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by Ted Schroder
Ash Wednesday, 2010

For Ash Wednesday and Lent I have been reading a book by the president of Calvin Theological Seminary, Cornelius Plantinga. It is entitled, Not The Way It's Supposed to Be: A Breviary of Sin. It is a tour de force on the nature of sin in biblical, and contemporary terms. His preface states his purpose:

"What we need periodically are presentations of main themes that arise within the traditional Christian understanding of sin, presentations that bring these old themes forward through some of the currents of modernity in order to present them afresh in a common idiom, illustrated from a wide variety of literary, journalistic, and general sources. Hence this book - a brief theology of sin (a 'breviary' of sin), with contemporary illustrations.

My goal, then is to renew the knowledge of a persistent reality that used to evoke in us fear, hatred, and grief. Many of us have lost this knowledge, and we ought to regret the loss. For slippage in our consciousness of sin, like most fashionable follies, may be pleasant, but it is also devastating.

Self-deception about our sin is a narcotic, a tranquilizing and disorienting suppression of our spiritual central nervous system.

What's devastating about it is that when we lack an ear for wrong notes in our lives, we cannot play right ones or even recognize them in the performance of others.

Eventually we make ourselves religiously so unmusical that we miss both the exposition and the recapitulation of the main themes God plays in human life.

The music of creation and the still greater music of grace whistle right through our skulls, causing no catch of breath and leaving no residue. Moral beauty begins to bore us. The idea that the human race needs a Savior sounds quaint." (p.xiii)

These words jump out at me: "Self-deception about our sin is a narcotic a tranquilizing and disorienting suppression of our spiritual central nervous system." Because of our self-deception, our lack of consciousness of our sins, we become tone deaf to God and his grace.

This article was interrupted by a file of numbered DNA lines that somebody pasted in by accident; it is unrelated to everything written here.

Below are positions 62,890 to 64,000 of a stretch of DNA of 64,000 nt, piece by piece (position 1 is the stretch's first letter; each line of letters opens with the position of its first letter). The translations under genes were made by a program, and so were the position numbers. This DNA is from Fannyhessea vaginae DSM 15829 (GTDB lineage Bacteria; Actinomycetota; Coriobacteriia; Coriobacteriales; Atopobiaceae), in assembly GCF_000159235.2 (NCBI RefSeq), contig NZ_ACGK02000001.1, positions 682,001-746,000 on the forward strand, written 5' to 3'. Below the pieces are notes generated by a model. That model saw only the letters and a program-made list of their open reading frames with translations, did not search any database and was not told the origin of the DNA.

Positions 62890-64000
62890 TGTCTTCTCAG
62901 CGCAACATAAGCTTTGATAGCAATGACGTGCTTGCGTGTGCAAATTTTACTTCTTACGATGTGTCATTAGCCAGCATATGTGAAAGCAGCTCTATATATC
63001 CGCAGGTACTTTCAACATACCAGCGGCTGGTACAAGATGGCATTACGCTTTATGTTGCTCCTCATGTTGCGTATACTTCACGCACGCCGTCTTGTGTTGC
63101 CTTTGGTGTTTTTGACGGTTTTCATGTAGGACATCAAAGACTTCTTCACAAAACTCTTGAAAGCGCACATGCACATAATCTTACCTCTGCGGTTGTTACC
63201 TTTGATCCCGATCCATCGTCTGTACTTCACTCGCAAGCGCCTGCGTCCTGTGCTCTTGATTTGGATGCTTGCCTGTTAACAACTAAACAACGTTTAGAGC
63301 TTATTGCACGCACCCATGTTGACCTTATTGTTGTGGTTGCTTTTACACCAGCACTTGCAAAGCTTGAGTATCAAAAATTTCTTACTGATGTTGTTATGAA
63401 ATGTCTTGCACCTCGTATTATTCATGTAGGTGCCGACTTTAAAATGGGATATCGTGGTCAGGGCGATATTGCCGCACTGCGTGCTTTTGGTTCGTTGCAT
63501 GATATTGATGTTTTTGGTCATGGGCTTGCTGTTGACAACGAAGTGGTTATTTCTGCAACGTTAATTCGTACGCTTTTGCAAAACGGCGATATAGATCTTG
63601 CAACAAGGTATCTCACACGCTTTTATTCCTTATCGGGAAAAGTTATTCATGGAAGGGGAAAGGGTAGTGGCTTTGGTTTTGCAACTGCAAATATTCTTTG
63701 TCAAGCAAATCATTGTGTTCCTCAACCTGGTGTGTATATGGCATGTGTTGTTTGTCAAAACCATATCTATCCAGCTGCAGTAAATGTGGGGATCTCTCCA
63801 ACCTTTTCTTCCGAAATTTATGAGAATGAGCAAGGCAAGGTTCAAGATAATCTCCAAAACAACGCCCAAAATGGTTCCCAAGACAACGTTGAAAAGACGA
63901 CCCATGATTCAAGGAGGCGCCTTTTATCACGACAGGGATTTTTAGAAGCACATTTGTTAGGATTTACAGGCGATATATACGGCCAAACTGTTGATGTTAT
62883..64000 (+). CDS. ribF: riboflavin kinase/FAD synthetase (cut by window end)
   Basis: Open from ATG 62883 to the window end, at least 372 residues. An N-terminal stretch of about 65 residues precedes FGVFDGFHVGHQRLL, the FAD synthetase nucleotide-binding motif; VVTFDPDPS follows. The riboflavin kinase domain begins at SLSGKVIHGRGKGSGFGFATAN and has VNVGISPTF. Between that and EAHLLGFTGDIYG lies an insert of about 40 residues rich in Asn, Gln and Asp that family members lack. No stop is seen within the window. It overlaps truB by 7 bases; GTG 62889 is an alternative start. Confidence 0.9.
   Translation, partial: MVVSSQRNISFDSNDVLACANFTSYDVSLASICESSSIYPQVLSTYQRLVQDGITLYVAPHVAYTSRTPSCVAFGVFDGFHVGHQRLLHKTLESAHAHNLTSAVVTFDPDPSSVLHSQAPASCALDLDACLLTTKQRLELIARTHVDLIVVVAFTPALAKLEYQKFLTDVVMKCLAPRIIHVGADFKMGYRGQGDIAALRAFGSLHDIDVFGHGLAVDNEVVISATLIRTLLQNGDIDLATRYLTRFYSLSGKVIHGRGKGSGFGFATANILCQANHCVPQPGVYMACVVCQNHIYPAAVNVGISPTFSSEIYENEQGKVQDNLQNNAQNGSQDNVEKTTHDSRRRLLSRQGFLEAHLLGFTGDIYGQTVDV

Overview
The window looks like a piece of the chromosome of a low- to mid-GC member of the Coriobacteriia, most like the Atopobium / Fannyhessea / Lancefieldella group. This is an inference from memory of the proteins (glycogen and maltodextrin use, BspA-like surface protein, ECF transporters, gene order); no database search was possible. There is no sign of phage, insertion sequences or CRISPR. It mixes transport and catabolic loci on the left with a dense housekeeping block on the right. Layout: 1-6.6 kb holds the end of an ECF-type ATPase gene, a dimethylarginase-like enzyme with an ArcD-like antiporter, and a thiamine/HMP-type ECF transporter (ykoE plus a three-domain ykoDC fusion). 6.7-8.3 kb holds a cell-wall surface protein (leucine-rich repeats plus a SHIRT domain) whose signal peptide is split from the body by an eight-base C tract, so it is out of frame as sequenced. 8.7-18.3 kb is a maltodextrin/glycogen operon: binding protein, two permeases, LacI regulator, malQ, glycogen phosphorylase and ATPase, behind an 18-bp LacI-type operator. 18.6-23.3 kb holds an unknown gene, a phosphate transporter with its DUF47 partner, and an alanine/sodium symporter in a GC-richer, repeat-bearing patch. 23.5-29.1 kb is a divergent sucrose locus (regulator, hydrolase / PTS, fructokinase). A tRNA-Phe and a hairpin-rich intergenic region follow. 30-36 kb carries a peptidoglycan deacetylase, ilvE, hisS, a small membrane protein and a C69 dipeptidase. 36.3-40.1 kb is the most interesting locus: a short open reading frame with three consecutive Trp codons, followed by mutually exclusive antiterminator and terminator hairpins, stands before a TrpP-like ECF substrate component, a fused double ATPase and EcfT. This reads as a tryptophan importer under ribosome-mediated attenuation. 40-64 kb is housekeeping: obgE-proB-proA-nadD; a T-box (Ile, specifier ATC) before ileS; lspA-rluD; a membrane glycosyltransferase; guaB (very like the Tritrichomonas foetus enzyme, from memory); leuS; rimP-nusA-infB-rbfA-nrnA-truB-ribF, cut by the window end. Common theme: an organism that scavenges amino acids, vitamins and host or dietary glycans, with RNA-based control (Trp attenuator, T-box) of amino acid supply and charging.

Scott Peck in The People of the Lie, wrote that the heart of sin is the persistent refusal to tolerate a sense of sin, to take responsibility for one's sin, to live with the sorrowful knowledge of it and to pursue the painful way of repentance. That is why most people, when asked about themselves, will protest they are good people, deserving of God's grace, and therefore, if they were honest, not really in need of a Savior.

Many of us feel that we are accountable only to ourselves. We believe that we are the center of our world, and our goal in life is to fulfill ourselves. We have no obligation to God (if he exists), or to others. We relate to others only to further our own self-realization. In our therapeutic culture suffering is never my fault, for I am the victim. Power comes from blaming others for my problems. "Whoever can claim the status of victim with greater authority wins, because that status projects an image of innocence over against which all others are somehow guilty." (L.G. Jones, Embodying Forgiveness, 46)

Crime is explained, not in terms of individual responsibility, but genetic or environmental causes. So sin is not my fault. Nobody can ever be said to be guilty, because nobody has a free choice to do anything. Ultimately I am the victim of my own genetic make-up. "It would seem that we move ever closer to a society free from personal guilt, free from the traditional language of sin...We seek not salvation - as defined in a religious manner - but liberation, as defined psychologically, 'the feeling, the momentary illusion, of personal well-being, health, and psychic security.'" (Alan Mann, Atonement for a 'Sinless' Society, 29)